Zyle Road residents still have doubts about development
Residents of rural southwest Travis County have succeeded in getting a neighboring landowner to significantly reduce a proposed development they feared would cause safety issues in their isolated community. However, they continue to worry that a major development with inadequate safety provisions will eventually become a reality.
Artek Investments, the owner of 164 acres west of Zyle Road, has been planning to build a subdivision on the property since 2014. Its original plan was for the subdivision to include 82 homes. The developer proposed an outlet onto Morningside Drive. From there, motorists would turn onto Zyle Road, a dead-end street that connects to FM 1826.
City code generally requires new subdivisions to access two separate streets but gives staff broad discretion to grant exceptions. While staff granted the exception, neighbors furiously protested the development and the Travis County Commissioners Court agreed that the access was insufficient.
After negotiations with residents of Zyle Road, Artek filed a new plan last November that dramatically reduced the scale of the project to 30 homes.
However, at a Tuesday meeting of the Commissioners Court, a number of Zyle Road residents said they worried 30 homes is just the first phase of a larger, long-term project. Their greatest fear is that a bigger project will be built that either does not provide a second access point or provides access onto Zyle Road.
Residents urged the court to delay approving the preliminary plan for the development, which is recommended by county staff, until their concerns are addressed.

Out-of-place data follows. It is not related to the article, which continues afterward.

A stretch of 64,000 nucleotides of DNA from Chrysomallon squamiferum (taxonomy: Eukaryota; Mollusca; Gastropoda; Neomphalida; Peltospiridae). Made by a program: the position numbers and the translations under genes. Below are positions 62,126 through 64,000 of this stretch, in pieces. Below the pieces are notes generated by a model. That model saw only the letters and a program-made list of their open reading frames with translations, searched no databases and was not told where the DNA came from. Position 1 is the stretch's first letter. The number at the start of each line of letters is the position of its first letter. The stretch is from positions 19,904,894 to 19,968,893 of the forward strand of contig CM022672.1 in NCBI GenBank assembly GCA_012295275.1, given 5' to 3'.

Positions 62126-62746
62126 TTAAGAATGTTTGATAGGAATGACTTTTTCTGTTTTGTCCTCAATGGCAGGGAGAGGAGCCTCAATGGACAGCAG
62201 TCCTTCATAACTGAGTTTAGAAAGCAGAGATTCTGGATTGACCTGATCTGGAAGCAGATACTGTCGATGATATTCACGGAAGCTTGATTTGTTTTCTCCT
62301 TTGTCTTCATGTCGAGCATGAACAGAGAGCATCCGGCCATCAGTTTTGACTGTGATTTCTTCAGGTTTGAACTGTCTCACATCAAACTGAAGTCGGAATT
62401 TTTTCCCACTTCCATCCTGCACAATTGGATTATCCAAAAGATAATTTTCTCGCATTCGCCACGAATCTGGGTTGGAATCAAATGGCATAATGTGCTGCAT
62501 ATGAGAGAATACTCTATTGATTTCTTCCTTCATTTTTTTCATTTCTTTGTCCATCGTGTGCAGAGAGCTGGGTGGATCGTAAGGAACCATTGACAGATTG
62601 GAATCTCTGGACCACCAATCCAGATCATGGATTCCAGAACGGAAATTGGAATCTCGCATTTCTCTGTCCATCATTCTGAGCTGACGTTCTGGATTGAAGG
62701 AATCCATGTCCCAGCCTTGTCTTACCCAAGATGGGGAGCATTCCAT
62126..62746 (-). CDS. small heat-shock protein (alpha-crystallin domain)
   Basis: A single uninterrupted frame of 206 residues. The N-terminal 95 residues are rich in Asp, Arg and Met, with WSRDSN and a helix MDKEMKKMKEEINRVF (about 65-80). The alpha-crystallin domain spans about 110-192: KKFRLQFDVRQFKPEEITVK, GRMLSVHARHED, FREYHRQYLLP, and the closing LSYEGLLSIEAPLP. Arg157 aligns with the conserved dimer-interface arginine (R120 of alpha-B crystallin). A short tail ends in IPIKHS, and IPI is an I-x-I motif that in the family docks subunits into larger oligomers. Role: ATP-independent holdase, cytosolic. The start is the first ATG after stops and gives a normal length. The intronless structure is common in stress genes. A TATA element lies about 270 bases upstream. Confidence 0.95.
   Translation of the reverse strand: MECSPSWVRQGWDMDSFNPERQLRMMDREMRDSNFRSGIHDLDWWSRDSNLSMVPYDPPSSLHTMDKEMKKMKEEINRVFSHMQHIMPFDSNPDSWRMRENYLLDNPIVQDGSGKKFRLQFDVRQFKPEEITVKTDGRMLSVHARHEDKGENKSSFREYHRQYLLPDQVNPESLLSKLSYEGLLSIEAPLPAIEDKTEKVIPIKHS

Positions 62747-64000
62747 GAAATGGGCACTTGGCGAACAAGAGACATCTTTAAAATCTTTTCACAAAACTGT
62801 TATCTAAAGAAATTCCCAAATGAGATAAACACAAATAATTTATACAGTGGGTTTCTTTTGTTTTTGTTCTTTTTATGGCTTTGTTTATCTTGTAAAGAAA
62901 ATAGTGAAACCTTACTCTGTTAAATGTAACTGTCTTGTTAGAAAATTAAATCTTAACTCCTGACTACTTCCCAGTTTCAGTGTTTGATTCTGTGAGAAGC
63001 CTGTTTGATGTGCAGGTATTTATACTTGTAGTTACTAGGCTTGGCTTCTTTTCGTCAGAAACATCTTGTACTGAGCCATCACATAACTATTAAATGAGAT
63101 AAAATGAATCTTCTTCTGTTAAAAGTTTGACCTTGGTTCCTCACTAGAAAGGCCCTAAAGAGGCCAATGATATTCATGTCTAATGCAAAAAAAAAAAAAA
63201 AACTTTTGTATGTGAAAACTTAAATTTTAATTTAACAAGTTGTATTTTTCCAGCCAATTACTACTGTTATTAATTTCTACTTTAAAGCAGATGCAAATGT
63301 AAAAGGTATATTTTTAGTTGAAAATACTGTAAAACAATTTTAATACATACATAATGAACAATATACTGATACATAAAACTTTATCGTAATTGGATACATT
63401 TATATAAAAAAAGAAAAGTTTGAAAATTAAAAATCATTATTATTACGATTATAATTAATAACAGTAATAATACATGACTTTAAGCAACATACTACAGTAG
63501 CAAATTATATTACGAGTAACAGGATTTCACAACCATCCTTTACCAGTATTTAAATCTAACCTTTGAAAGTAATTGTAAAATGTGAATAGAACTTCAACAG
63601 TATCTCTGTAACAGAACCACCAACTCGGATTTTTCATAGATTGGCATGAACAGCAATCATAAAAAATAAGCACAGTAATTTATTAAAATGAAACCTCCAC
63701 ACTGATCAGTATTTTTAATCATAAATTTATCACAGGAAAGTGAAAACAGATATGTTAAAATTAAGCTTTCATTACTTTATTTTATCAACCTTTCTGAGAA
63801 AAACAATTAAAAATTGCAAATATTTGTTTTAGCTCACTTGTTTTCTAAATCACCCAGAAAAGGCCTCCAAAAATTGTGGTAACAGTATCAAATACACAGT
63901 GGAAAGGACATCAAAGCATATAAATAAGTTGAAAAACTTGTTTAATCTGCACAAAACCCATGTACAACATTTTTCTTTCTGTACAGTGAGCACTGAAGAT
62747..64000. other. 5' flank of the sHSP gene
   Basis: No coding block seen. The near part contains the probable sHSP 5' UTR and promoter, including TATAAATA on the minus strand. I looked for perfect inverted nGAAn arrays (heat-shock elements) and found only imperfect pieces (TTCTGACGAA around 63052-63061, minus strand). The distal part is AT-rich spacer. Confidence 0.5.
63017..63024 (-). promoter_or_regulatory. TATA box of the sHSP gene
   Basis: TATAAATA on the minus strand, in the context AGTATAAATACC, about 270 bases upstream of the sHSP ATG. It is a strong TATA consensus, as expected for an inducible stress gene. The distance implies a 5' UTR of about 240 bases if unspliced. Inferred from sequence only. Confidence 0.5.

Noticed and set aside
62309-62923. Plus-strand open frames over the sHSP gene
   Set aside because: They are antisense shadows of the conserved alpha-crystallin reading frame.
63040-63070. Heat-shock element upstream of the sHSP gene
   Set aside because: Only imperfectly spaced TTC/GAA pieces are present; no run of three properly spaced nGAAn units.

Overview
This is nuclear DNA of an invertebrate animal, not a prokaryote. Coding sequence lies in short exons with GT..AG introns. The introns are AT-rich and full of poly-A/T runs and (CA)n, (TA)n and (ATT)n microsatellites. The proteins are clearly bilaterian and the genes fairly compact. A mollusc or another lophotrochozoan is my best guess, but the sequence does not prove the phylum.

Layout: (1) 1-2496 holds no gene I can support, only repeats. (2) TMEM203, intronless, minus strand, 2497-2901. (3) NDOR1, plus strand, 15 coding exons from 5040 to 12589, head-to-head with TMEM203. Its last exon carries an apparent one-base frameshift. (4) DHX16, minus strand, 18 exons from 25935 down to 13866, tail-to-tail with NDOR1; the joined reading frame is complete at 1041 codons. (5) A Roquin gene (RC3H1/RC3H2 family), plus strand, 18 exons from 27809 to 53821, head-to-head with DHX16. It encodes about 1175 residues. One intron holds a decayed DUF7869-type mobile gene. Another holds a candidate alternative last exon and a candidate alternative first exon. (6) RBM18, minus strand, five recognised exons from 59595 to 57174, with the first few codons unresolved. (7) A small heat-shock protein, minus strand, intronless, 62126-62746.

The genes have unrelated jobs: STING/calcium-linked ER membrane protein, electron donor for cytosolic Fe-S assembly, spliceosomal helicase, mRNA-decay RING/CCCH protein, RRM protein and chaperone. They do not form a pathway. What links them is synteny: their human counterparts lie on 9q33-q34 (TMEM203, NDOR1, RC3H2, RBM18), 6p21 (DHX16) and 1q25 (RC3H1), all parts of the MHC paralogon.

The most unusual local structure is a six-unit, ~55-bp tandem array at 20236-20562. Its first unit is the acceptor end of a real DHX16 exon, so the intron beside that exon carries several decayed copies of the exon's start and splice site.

“We’re immensely concerned about our street, our safety, our kids,” resident Jim Cubberley said. “It’s very important to us that we have these things secured before we move forward. We are not immune to compromise.”
Zyle is simply not equipped to deal with the addition of significantly more vehicles, argued the residents. The 21-foot-wide road lacks sidewalks and shoulders, and has bar ditches on the side, explained Lauren Ice, an attorney hired by Friends of Zyle Road, a neighborhood group formed in response to the development.
Ice said the residents want to make sure a restrictive covenant that has been proposed between the developer and the county prohibits more than 30 homes from being built until there is a second access.
“The neighbors are not asking for a limit forever … they’re asking for that limit until a second access point is provided and with an assurance that that access point will not be Zyle Road,” she said.
“We’re really, really close to having something that everybody can live with,” she added later.
Commissioner Gerald Daugherty, who represents the area, agreed with the residents’ position and said he wanted absolute assurance from county staff that the restrictive covenant would prevent the applicant from exceeding the cap without an additional access point.
Terry Irion, an attorney representing Artek, said that was the case. For the time being, he was unsure of where the second street access would come from, but no further development will proceed without it, he said.
“I want absolutely no wiggle room on deviating from anything beyond 30 houses. I don’t care if it’s a birdhouse,” Daugherty said.
The court opted to delay action on the matter and plans to take up the issue again in two weeks.
Map courtesy of Travis County
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Key Players & Topics In This Article
Travis County Commissioners Court: The legislative body for Travis County. It includes representatives from the four Travis County Precincts, as well as the County Judge. The County Judge serves as the chair of the Court.